Serving Springfield | Arlington | Alexandria | Fairfax
Most people have experienced a bee sting at one point in their lives. While most of us can recover quickly, the situation can be dangerous for anyone allergic to these flying insects. With so many species of bees and wasps, it can be hard to know which ones are potentially more dangerous than others as well as whether you need to seek medical help or not in case of an attack. At Ehrlich Pest Control, formerly Connor’s, we’re dedicated to keeping our clients safe from pests year-round, which is why we’ve listed some important information on bee stings below.
What types of bees may sting me?
Most common bees are capable of stinging, but bees in general are extremely reluctant to do so unless directly threatened.
- With the exception of the honeybee, most bees are capable of stinging more than once.
- Bumblebees can sting, but they don’t want to. These slow-moving insects won’t sting unless provoked or directly threatened by someone.
- Carpenter bees have a tendency to invade your personal space, making them one of the more feared bees. That said, their hovering habits can be explained by their attraction to movement. The male carpenter bee isn’t able to sting, but their female counterparts will if they are threatened.
Need a pest control estimate?
We'll call you! Leave your information below.
How do I remove a bee’s stinger?
If you’ve been stung by a bee, it’s important to act promptly. The longer the stinger remains in your skin, the worse off you’ll be. To safely remove the stinger, pulling it out with a tweezers is a great option because you won’t run the risk of squeezing more venom into your body. Take caution if removing the stinger with your fingers, and, once removed, apply a cold compress to the site of injury. This will numb the pain and constrict your blood vessels, helping to stop the venom from spreading.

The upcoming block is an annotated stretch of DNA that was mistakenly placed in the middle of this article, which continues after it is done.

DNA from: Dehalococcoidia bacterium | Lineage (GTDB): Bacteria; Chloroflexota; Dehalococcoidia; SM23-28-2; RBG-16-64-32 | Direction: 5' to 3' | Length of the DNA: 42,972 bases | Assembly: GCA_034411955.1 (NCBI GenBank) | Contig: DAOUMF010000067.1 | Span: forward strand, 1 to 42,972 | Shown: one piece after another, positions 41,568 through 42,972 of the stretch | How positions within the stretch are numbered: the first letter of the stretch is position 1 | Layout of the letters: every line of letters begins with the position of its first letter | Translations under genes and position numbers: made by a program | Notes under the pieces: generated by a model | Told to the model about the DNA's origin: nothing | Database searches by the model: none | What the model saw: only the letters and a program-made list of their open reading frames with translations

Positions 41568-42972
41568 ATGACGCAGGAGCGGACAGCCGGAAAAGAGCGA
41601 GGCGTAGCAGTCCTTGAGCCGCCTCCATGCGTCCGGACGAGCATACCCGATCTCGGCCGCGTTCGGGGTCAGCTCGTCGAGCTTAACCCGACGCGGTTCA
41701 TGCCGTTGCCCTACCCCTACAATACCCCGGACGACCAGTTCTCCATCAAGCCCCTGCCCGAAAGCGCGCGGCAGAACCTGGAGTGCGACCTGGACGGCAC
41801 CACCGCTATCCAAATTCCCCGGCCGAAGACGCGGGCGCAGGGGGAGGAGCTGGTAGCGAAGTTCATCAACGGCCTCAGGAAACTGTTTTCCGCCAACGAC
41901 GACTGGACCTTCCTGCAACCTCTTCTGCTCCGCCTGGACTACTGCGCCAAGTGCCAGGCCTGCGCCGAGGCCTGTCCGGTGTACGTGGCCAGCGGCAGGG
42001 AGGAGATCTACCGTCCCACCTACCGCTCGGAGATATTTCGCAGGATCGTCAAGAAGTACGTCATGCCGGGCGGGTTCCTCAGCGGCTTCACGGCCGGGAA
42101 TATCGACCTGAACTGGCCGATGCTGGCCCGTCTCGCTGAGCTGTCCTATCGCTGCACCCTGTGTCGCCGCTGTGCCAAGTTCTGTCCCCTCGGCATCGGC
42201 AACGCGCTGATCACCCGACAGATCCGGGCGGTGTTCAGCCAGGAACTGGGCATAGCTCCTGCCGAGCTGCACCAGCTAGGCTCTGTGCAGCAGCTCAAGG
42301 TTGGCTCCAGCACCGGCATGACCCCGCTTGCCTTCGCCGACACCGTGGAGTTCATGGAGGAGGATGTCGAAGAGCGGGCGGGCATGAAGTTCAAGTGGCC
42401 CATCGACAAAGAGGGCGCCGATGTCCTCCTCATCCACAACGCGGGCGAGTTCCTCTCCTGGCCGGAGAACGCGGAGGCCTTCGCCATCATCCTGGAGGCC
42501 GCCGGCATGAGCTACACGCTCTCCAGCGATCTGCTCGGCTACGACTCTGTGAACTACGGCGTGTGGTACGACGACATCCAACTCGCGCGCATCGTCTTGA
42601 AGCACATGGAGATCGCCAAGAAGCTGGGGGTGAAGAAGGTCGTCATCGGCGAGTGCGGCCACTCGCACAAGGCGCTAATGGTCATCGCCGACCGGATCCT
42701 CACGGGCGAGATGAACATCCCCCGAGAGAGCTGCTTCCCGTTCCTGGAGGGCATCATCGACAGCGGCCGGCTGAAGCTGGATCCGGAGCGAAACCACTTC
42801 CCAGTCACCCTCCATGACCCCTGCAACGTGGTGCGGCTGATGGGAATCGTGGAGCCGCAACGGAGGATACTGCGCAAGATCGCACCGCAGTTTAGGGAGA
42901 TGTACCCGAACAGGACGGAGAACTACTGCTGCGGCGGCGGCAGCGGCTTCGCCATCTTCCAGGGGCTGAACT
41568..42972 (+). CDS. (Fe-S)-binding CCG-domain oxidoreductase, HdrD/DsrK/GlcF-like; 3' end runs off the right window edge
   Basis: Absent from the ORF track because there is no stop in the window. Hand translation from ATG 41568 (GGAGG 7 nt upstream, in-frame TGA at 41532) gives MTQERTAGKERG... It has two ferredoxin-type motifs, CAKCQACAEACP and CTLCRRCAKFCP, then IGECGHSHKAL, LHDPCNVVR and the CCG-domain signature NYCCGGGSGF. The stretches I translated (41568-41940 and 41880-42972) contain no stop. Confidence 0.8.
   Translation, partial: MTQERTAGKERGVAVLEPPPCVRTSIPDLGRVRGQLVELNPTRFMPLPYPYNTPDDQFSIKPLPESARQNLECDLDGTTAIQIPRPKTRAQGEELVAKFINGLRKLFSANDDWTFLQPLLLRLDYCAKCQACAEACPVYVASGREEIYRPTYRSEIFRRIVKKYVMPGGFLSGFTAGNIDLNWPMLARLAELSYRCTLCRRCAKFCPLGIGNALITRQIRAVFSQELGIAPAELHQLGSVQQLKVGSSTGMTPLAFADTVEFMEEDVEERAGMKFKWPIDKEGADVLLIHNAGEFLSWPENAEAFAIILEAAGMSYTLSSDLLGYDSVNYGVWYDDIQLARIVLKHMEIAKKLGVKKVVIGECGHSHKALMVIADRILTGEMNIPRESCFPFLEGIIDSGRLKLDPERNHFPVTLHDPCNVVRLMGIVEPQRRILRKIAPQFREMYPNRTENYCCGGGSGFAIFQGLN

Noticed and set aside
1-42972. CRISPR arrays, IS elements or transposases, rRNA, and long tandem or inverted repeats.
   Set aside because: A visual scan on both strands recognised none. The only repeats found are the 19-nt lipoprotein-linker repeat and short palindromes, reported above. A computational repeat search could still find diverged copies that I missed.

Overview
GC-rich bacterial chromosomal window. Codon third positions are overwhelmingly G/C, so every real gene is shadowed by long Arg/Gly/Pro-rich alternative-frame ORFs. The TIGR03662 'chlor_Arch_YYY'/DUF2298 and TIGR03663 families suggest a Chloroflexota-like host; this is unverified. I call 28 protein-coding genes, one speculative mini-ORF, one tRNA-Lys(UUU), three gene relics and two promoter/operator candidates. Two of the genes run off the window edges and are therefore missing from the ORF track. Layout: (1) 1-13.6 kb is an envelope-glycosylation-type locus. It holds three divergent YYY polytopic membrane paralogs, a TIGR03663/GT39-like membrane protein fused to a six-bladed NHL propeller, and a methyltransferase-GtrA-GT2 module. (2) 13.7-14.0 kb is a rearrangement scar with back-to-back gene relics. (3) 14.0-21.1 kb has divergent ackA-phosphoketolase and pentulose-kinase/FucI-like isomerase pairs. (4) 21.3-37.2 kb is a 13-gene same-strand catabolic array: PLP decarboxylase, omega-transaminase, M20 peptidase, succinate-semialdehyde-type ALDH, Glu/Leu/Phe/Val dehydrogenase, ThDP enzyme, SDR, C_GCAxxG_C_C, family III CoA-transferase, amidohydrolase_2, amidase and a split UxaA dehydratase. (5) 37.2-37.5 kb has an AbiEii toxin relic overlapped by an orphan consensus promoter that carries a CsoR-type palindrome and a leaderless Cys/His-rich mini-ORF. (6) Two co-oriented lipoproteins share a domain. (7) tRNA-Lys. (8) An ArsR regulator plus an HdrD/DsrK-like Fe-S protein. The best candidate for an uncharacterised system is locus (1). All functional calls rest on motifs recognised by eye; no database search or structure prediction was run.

When bee stings are dangerous
When dealing with stinging insects, if you or the person who was stung show any signs of a blocked throat, swelling hands or feet, or a swollen face, it’s crucial to get emergency help right away. Allergic reactions to bees are somewhat rare, but they can also develop over time: even if you’ve never had a reaction before, you can still be allergic to a stinging insect. It’s always better to be safe than sorry when treating a bee sting.
Professional bee, wasp & hornet control
If you’re concerned about bees or other stinging insects around your house, give the experts at Ehrlich Pest Control, formerly Connor’s a call. We are committed to keeping you and your family safe from stinging insects and other pests year-round, which is why we offer two comprehensive protection plans. To learn more about our yearly programs or to inquire about our bee control services, call us now!Back to Bees, Wasps & Hornets Exterminators, Control & Removal
How to Treat a Bee Sting in Virginia
Serving the Virginia area since 1944